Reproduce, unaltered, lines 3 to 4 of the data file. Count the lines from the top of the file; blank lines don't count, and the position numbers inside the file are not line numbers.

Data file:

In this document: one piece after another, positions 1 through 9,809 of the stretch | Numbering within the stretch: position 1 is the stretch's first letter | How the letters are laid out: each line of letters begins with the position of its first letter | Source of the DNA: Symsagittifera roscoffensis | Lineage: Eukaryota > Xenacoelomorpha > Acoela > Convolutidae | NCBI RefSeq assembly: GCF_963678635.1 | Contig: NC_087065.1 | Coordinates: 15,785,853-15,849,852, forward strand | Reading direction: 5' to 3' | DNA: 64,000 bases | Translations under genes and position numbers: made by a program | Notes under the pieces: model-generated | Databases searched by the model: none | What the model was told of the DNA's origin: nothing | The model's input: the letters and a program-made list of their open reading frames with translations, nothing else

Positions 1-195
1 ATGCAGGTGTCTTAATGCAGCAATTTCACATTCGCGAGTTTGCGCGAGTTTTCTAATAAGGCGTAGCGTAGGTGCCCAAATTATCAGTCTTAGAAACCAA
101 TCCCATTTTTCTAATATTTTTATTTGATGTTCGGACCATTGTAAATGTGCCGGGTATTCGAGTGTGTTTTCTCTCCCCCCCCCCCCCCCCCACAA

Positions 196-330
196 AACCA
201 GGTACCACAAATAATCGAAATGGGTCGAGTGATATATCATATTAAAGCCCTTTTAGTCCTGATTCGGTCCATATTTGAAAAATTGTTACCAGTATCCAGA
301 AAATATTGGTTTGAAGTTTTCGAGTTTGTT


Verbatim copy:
1 ATGCAGGTGTCTTAATGCAGCAATTTCACATTCGCGAGTTTGCGCGAGTTTTCTAATAAGGCGTAGCGTAGGTGCCCAAATTATCAGTCTTAGAAACCAA
101 TCCCATTTTTCTAATATTTTTATTTGATGTTCGGACCATTGTAAATGTGCCGGGTATTCGAGTGTGTTTTCTCTCCCCCCCCCCCCCCCCCACAA